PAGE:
Basil of Amasea (BASILEUS or BASILIUS), Bishop and Martyr. In St. Jerome’s Latin version of the Chronicle of Eusebius the statement occurs under the 275th Olympiad (A.D. 321-324) that Basileus, Bishop of Amasea in Pontus, suffered martyrdom in the reign of Licinius [ed. Schone (Berlin, 1875), 191]. There is no reason for doubting the trustworthiness of this information. Among the signatures of the bishops who attended the Councils of Ancyra and Neo-Caesarea (314) is to he found the name of Basileus of Amasea (Mansi, Col. Conc., II, 534, 548). Eusebius also relates (Hist. eccl., X, viii) that in the time of Licinius Christians were treated with great cruelty, especially in Amasea and the other cities of Pontus, and that, in particular, the governor inflicted upon several bishops the ordinary punishments of evildoers. St. Athanasius mentions the great Basileus of Pontus among the bishops of the early part of the fourth century who held firmly to the like substance of the Son with the Father; the reference is evidently to the martyr-bishop of Amasea (Athan. Opera, ed Mannius, I, 122). The statement of Philostorgius (ed. Valesius; Eusebius, Hist. eccl. (Turin, 1748), III, 433), that Basileus attended the Council of Nicaea, cannot be quoted against this proof of the martyrdom of Basileus under Licinius, as there is evidently a mistake in what Philostorgius says; among the signatures at the Council of Nicaea appears that of Eutychianus as Bishop of Amasea. The Acts of the martyrdom of Basileus, supposedly written by an eyewitness, a presbyter named Johanned, are not authentic and the narrative is entirely legendary. The feast of Basileus falls on April 26, on which date it occurs both in the Greek synaxaria and menaea and in the Roman martyrology.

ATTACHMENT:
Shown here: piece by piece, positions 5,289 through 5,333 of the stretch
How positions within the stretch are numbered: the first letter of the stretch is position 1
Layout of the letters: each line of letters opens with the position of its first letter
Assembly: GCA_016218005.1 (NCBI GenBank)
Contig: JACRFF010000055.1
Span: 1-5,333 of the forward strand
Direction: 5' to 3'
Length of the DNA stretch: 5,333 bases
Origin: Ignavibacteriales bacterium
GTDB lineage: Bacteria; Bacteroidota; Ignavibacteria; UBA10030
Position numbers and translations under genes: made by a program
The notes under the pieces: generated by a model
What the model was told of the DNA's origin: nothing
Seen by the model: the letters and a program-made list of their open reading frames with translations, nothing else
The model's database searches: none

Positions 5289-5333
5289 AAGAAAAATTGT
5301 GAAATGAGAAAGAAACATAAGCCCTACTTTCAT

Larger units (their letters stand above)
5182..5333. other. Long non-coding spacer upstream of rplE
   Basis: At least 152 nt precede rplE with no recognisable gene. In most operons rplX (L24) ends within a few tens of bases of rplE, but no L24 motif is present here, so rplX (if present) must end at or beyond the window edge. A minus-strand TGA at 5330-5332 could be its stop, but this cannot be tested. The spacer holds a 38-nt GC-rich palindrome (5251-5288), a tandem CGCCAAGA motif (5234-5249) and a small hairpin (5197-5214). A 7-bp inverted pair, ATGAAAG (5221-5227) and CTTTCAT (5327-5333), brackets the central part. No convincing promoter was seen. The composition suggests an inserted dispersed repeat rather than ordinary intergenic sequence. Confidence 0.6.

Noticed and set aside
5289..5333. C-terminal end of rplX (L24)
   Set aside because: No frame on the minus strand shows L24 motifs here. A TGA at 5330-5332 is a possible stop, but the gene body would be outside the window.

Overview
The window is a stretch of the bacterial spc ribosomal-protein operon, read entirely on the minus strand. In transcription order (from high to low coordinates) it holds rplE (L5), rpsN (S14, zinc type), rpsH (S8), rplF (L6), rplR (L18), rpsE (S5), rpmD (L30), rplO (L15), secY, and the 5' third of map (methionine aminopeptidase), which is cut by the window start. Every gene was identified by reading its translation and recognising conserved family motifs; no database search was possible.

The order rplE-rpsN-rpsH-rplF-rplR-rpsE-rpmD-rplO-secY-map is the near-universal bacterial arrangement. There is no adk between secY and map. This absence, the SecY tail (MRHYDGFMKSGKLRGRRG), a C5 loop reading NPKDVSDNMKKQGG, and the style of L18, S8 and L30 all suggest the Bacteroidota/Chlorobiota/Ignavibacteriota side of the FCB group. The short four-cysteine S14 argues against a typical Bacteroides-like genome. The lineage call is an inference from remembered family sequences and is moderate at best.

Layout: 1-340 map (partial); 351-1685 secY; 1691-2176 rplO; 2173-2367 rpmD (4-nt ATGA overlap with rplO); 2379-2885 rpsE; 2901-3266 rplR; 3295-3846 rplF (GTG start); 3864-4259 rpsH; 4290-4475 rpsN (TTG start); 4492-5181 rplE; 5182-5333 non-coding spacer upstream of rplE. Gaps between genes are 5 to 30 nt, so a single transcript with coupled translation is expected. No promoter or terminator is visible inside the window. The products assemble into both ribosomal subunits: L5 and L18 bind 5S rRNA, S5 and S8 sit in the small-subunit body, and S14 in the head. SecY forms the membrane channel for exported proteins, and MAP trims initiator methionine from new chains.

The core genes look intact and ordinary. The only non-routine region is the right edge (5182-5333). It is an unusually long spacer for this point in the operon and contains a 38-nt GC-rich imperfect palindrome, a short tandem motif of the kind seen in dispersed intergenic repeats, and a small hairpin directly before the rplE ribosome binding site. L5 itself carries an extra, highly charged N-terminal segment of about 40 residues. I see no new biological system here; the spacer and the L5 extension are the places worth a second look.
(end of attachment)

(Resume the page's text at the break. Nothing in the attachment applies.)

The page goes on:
J. P. KIRSCH